I've been playing some Chess on Facebook lately, for the first time in years, and it's inspired me to chuck these pearls out to anybody reading.
My rules are simple, but effective. Follow them, and you will have fun playing chess, and so will the person you're playing against, unless he is an asshole. In that case, only you will have fun.
Or unless "he" is a girl, in which case you're probably living in an alternate universe because I have personally met a grand total of one girl in my entire life who actually enjoyed playing chess. And that was because her father taught her, so it was probably some strange Elektra Complex thing.
I don't dig too deeply into the whole "why girls don't like chess" thing. It's just a fact of life.
So, here are the rules, simple in appearance, only slightly more complex in conceit.
1) If you are playing somebody you think is worse than you, do something risky and crazy as soon as an opportunity presents itself.
2) If you are playing somebody you think is better than you, make things as complicated as possible before either side takes many pieces. Then launch a nutzo ballistic assault with some half-baked and improbable plot for regicide in mind.
3) If you are playing somebody you think is equal to you, or who you have no idea how good they are, then attempt to play a perfect game, meaning, a game where you make no mistakes.
4) Violate any of the rules, if the need arises.
That's it. Like Billy Dee Williams says, "Works every time."
1) If you're playing somebody worse than you, doing something risky and crazy will usually mean that you will wind up losing a valuable piece and getting your game is in trouble. So then you can pull out all the stops and play as creatively and hardcore as you want to try to make a comeback. Sometimes you win and sometimes you lose. Losing is good for your opponent's ego, and you can always console your own with the knowledge that you would have won if you'd played a careful, boring game.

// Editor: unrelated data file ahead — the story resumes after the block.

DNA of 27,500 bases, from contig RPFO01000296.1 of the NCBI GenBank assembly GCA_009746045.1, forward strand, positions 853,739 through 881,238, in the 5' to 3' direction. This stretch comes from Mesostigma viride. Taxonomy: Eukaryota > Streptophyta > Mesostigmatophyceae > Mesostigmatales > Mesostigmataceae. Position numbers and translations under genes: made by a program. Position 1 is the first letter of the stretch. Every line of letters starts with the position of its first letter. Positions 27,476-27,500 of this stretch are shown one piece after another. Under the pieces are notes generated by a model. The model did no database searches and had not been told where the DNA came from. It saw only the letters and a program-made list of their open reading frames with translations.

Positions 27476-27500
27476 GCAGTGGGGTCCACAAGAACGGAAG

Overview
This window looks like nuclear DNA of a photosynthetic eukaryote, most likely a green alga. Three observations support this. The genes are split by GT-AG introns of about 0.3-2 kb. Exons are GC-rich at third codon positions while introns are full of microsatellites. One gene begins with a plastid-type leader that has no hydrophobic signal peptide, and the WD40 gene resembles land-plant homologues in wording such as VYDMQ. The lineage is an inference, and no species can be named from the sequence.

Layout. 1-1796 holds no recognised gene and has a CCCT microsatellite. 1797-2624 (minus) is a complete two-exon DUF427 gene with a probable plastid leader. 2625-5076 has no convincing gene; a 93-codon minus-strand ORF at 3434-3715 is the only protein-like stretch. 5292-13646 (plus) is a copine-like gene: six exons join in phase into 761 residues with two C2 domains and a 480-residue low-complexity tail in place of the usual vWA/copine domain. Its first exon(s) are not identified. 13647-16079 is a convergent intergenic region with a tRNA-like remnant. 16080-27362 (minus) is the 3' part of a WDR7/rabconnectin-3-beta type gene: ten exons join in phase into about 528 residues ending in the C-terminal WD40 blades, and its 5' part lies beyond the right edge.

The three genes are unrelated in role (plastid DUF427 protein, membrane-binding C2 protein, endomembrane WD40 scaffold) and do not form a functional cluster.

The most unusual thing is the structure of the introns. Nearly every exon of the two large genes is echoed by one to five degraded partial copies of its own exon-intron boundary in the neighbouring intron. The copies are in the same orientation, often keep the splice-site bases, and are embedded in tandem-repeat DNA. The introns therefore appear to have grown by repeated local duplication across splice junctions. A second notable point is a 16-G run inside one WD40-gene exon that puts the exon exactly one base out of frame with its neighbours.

But just as often you'll make that comeback, because when the prospect of losing to an inferior player looms large, suddenly your ego kicks in and you start playing like Kasparov. Or, because your opponent is not that good, he'll make some simple mistake. Often you end up deciding again and again whether to kill that next rook they leave hanging or whatever.
One chance in 10 your crazy initially attack will actually go down more or less as planned. Then you look and feel like a genius, and maybe you learned something for future reference.
2) Making things as complicated as possible levels the playing field. Some bastard that reads books about chess, and practices all the time, is going to beat you nine times out of 10 any way, and 10 out of 10 times if you just trade pieces and he ends up with a one-pawn or positional advantage or something.
So you might as well create a pressure cooker that opens up possibilities for brilliance and/or the unexpected to emerge during a total slaughterhouse. Usually you're still going to lose anyway, but at least you'll see something interesting, and sometimes you get a glorious victory against your superior.
If nothing else, you may make him sweat. My favorite game of my life was against some guy who was bragging about the tournament he was going to play in, how he was going to explain to me how he would beat me while he was beating me, blah blah blah. I lost, sure enough, but not before throwing him totally off his game plan, chasing his king across three quarters of the board like a running dog and nearly pinning him down. I knew I never really had him, but I could see he wasn't sure for abouot 10 minutes or so, and all his talk dried up _ golden.
3) The real point of 3) is to wait until the game resolves into 1) or 2). Usually you'll wind up figuring out you're in situation 2). That's because good players often lie about not being good out of modesty or (worst scenario) in order to trick people into playing them so they can win. Sometimes it will be situation 1) though, and then you just act accordingly.
The only boring game of chess possible is one that continues in 3) mode all the way to the end. It's only happened to me maybe thrice since developing this theory.
They play "giant" chess every day on Amsterdam's Max Euweplein.
4)A wise young man once told me the following about chess. He said it was a Spanish saying:
"Chess: too much for a hobby, not enough for a job."
Friday, December 14, 2007